Pope Francis on Thursday condemned the killing of Christians in the Middle East, calling it "genocide" and a "third world war," in an address to the World Meeting of the Popular Movements in Santa Cruz, Bolivia. The pope has expressed grave concern in the past about the dangers faced by Christians around the world, including in territories controlled by the Islamic State group.
"Today we are dismayed to see how in the Middle East and elsewhere in the world many of our brothers and sisters are persecuted, tortured and killed for their faith in Jesus," he said, according to Firstpost. "In this third world war, waged piecemeal, which we are now experiencing, a form of genocide is taking place, and it must end."
The pope is in Bolivia as part of a three-nation tour of South America, which also includes Ecuador and Paraguay -- the poorest countries in the continent.
Francis' comments come in the wake of the recent persecution of Christians at the hands of militants. In February, the Islamic State group released a video that showed 21 Egyptian Christians being held in a beach believed to be in Libya. The captives were forced down on their knees and beheaded.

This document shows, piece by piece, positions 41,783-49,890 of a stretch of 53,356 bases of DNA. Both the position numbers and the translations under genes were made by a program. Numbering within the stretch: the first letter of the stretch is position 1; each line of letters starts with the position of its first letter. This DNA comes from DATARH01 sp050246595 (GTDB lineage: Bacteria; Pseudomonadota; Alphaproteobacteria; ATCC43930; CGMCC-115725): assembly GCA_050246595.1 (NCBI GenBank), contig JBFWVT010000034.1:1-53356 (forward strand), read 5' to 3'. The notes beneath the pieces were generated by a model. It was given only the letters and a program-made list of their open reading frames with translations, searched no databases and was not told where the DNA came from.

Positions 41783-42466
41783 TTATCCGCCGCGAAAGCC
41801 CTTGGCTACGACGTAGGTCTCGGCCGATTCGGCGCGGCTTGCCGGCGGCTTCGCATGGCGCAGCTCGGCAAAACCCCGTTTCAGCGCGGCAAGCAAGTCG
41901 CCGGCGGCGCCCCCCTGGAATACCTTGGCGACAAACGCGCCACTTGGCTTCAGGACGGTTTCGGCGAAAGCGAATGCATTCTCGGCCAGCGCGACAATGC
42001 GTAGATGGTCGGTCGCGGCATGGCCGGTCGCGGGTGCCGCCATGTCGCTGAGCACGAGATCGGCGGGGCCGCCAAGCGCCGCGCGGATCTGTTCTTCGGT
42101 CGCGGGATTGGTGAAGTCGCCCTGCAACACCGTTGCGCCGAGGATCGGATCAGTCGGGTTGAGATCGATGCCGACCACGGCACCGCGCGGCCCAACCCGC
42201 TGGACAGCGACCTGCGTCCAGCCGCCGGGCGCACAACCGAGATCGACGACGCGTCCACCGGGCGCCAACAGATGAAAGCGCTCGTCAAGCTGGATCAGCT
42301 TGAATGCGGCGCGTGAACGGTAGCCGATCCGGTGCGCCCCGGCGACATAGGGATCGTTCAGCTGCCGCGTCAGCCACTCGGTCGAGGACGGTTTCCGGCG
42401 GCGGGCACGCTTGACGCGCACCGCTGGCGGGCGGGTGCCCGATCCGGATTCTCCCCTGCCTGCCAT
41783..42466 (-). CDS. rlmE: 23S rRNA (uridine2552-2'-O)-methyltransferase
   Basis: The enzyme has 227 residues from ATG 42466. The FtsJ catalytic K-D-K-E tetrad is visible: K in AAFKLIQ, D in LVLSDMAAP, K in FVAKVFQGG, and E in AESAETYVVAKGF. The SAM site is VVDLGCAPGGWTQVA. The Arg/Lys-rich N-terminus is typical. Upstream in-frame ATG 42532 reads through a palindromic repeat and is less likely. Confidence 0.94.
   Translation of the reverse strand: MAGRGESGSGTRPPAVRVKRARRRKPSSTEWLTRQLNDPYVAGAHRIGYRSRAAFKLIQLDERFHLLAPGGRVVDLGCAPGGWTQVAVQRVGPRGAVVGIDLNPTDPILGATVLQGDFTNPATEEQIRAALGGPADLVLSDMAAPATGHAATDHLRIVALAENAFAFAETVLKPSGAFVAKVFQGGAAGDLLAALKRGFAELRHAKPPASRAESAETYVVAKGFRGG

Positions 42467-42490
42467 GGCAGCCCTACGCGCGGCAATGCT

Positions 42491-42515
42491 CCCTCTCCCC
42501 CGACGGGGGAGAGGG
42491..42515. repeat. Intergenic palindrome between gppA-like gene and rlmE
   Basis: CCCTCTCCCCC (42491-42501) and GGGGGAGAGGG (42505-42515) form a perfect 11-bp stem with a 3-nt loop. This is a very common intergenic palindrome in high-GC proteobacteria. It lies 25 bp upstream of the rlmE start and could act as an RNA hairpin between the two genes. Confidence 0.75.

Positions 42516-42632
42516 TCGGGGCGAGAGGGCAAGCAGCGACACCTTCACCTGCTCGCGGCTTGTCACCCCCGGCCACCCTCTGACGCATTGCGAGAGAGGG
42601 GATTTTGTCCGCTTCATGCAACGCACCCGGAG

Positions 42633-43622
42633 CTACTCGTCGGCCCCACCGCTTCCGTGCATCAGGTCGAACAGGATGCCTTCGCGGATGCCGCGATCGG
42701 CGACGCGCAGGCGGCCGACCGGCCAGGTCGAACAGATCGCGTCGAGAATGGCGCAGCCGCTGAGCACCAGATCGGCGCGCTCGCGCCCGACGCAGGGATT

Another video posted in April showed about 30 Ethiopian Christians being shot and beheaded by ISIS militants in Libya. An ISIS spokesman reportedly said at the time that the killings were carried out against the "followers of the cross," and threatened to kill more Christians unless they convert to Islam.
Following this, Francis had said at a Good Friday service that "we see in you our persecuted brothers, beheaded and crucified because of their faith in you, before our eyes or often with our complicit silence."
The European Parliament has also condemned the persecution of Christians in the Middle East. In a March report, it found that over 70 percent of Iraqi Christians and over 700,000 Syrian Christians have been forced to flee their countries since 2011.